• When will (Algorithms, AI, etc.) be offered again? A lot of care goes into choosing the class schedule, trying to balance a lot of competing needs. Unfortunately we can’t please everybody. Come talk to one of us though; we might be able to help.

  • Will you be my advisor? Probably, if you already know me. If not, come by and let’s chat in person. Regardless of whether I’m your advisor or not, I’m happy to talk to you about which CS classes to take.

Letters of recommendation:

  • I’m your student. Would you be willing to write a letter of recommendation for me? Probably, if you give me enough time. It always helps if I know you better, and you’ve taken at least a couple classes from me. If I don’t feel that I know you that well, or I don’t think that I can honestly write you a good letter, I’ll be up front and recommend that you ask someone else.

  • What should I do if I want a letter of recommendation? First, ask me and give me plenty of time (at least a month is best). If it’s a second letter, I’ll probably need less time. Second, remind me when there’s a week left. I’m very busy, and it can be easy to forget this kind of thing. Don’t be scared to poke me and remind me about it.

Social media:

  • I’m your student—will you friend me on (Facebook, Google+, etc.)? It depends on the site. Regardless, even if you get a feed, it will be heavily censored and not very interesting.

    You have to understand—I’m not your friend. I’m your teacher. That doesn’t mean that I don’t like you. (Fact is, I’m very fond of most of my students.) But I value my freedom to be myself among friends, without having to worry about workplace politics. Maybe a year after you graduate, you can start getting to know me as an equal and a colleague. But in the meantime, I like to keep these parts of my life separate.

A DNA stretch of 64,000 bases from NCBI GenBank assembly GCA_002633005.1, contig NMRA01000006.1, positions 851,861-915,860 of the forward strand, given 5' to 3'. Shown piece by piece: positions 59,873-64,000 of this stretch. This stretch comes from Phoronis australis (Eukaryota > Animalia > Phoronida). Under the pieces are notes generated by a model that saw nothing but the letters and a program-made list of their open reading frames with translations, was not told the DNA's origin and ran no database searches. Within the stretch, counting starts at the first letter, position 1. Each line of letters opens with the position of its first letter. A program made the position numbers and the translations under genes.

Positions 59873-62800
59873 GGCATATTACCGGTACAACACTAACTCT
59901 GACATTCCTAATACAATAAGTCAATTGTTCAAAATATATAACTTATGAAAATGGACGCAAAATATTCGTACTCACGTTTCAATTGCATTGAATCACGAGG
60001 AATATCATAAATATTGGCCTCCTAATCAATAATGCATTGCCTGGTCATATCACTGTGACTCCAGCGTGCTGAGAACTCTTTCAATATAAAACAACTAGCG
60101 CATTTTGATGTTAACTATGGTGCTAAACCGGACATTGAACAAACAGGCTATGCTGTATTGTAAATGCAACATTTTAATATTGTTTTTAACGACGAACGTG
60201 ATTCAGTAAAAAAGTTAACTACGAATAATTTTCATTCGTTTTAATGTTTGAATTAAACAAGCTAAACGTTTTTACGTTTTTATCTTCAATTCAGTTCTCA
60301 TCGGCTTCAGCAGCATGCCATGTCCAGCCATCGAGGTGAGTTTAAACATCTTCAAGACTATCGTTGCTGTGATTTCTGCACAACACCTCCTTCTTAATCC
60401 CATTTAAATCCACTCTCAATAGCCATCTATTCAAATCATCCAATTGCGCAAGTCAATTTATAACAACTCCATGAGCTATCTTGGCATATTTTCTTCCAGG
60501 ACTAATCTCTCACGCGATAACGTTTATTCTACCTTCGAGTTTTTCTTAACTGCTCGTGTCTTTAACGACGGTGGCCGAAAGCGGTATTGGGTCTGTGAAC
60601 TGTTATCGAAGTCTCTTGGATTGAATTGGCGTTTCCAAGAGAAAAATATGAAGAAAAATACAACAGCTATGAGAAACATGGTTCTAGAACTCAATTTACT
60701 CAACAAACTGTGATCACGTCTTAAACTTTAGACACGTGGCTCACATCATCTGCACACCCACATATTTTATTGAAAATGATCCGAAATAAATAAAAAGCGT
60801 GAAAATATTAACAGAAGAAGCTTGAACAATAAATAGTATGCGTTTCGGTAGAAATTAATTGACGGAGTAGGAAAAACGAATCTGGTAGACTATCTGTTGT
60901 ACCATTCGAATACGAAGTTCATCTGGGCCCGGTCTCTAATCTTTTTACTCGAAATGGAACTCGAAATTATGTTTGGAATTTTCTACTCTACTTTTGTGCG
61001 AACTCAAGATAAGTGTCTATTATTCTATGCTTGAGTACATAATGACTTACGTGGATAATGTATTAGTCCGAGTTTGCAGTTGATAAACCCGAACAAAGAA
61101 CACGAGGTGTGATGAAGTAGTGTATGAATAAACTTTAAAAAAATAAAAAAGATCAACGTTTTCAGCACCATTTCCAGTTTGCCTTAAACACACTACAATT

• How about a professional site like LinkedIn? I’m fine with that, but I don’t check those very often.

My name:

  • Didn’t you write The Wealth of Nations? No, that was some other guy.

  • How about the U.S. rep from Washington’s 9th Congressional District? Nope. Do I look like a politician? I can’t stand kissing random babies.

  • The retired Canadian hockey player? Lord, no. I can barely stay upright on the ice. (Though I did play some ice hockey during grad school. Yes, really. Stop laughing.)

  • The computer science professor at Penn State? Closer, but still no.

  • The computer science professor at UC Santa Cruz? Nope. (But at least he does AI and games.)

  • Why do you include your middle initial in your name? Isn’t that kind of pretentious? Too many Smiths in this world, and too many Adam Smiths. See the previous questions.

  • What do you like your students to call you? Honestly, I’m happiest with just “Adam”. But I’m not going to object to “Professor” or “Dr. Smith”. (Though the latter sounds a bit too much like a certin sci fi villain.) I am not fond of “Mr. Smith”—I worked too hard for my doctorate.

Other:

  • What is your Erdős Number? Five. I coauthored with Mark Craven (my advisor), who wrote a paper with Michael Newton, who wrote with David Mason, who coauthored with Paul Deheuvels, who wrote a paper with Erdős.

Personal

I do have other hobbies outside of academia. I might even put one up here on occasion.